The CDSM opts for a broad and elastic concept of out of commerce works. According to Article 8 par. 5, a work or other subject matter shall be deemed to be out of commerce when it can be presumed in good faith that the whole work or other subject matter is not available to the public through customary channels of commerce, after a reasonable effort has been made to determine whether it is available to the public. The commercial availability of the work is determined flexibly on the basis of fairness standards, while a significant advancement is that the status of out of commerce works is not restricted to specific types of works, such as only literary works, as was the case in the MoU or in national schemes for out of commerce works. As in the Orphan Works Directive (Article 3 par. 1), the concept of good faith is a key factor for the declaration of out of commerce status. The reasonable effort should not have to involve repeated action over time but it should involve taking account of any easily accessible evidence of upcoming availability of works or other subject matter in the customary channels of commerce (Recital 38 CDSM).
One of the questions raised has been whether or not the availability of the work in commerce shall be perceived holistically as covering every expression of the work in any form and language. Given that works may have different chronological cycles of commercialisation, it is important to avoid the neutralisation of the right to exploit the work in different ways and at different times. The criterion of commercial availability is constructed in a balanced way. Adaptations and translations are perceived as non-competitive distinct works which are destined for different markets. Accordingly, the commercial availability of adaptations or translations should not prevent a work from being deemed to be out of commerce in a given language. On the other hand, the commercial availability of a work in a different version – such as subsequent editions of literary works and alternate cuts of cinematographic works – or in a different format, precludes its qualification as out of commerce, since it is the same work in substance. It is also noteworthy that the provisions also cover works which were never intended for commercial use or have never been exploited commercially (Recital 30, CDSM) (such as posters, leaflets, trench journals or amateur audiovisual works) and even unpublished works, provided, however, that national rules on moral rights (mainly the droit de divulgation) are respected (Recital 37, CDSM). The definition priori offers a concrete frame for the conceptual building of an EU autonomous notion of out of commerce works. Nevertheless, the harmonised status of out of commerce works is undermined by the discretion left to Member States to be able to link the status of out of commerce work with different cut-off dates, such as was the case for the German and French national solutions, where the scope of the law was limited to works published before the years 1966 and 2001 respectively. Furthermore, different perceptions on the notion of customary channels of commerce may further fragment the EU status of out of commerce works. While it is clear that the availability of a book in a book shop is the mainstream customary channel of commerce, there might be cases whether it would be difficult to determine whether a channel of commerce is customary for a certain type of work. For example, is self-publication of a work through the author’s site, which might generate revenue through advertising or paid subscriptions, a customary channel of commerce? Furthermore, the Directive does not expressly exclude, as was the case in the MoU, second hand shops and antiquarian shops from the notion of customary channels of commerce.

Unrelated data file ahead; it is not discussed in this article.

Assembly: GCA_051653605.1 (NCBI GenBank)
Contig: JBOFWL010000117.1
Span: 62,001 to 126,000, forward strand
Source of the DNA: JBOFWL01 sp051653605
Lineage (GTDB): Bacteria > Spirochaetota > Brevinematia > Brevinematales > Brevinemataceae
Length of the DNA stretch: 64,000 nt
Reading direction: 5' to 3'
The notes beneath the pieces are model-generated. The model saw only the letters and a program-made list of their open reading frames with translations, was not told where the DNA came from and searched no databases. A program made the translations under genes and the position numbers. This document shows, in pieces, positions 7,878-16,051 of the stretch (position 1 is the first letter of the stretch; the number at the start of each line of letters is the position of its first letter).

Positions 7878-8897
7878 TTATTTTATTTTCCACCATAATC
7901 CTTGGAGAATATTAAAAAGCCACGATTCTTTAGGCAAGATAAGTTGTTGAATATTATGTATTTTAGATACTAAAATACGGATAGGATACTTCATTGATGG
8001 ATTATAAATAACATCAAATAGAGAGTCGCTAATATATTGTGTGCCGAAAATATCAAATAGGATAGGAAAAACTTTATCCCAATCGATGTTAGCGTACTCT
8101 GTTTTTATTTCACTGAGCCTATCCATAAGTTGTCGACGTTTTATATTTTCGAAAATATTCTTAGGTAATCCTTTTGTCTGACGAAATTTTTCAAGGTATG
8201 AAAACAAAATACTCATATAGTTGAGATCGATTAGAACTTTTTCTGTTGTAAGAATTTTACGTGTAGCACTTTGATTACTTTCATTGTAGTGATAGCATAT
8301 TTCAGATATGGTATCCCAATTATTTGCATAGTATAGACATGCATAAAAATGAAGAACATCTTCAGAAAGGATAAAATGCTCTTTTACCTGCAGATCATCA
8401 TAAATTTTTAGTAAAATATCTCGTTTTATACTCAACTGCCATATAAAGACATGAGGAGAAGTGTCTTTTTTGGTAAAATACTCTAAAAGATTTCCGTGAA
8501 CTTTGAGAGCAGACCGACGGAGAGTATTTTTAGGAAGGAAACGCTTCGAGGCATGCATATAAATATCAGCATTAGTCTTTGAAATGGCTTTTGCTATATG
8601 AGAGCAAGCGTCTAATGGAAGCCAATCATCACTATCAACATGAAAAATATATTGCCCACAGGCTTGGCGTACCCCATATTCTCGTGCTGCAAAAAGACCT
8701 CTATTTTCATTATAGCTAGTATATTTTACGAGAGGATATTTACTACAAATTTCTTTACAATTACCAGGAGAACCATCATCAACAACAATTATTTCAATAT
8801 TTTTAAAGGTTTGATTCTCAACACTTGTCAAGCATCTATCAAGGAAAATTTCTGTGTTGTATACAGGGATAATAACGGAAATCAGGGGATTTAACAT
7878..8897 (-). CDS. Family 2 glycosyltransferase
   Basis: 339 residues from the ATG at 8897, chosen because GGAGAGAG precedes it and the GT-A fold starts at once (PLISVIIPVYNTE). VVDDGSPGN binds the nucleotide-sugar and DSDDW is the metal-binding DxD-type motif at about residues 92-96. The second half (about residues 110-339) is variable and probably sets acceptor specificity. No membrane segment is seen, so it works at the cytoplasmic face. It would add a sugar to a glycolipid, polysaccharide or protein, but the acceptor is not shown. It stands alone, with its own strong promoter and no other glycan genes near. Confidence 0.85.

Part II of this blogpost is dedicated to the analysis of the legal mechanisms which provide a legal basis for the digitisation and the online dissemination of out of commerce works.
This post is part of a series on the new Directive (EU) 2019/790 on copyright and related rights in the Digital Single Market (CDSM Directive):
The New Copyright Directive: A tour d’horizon – Part I by João Pedro Quintais
The New Copyright Directive: Digital and Cross-border Teaching Exception (Article 5) by Bernd Justin Jütte
The New Copyright Directive: Article 14 or when the Public Domain Enters the New Copyright Directive by Alexandra Giannopoulou
The New Copyright Directive: Text and Data Mining (Articles 3 and 4) by Bernt Hugenholtz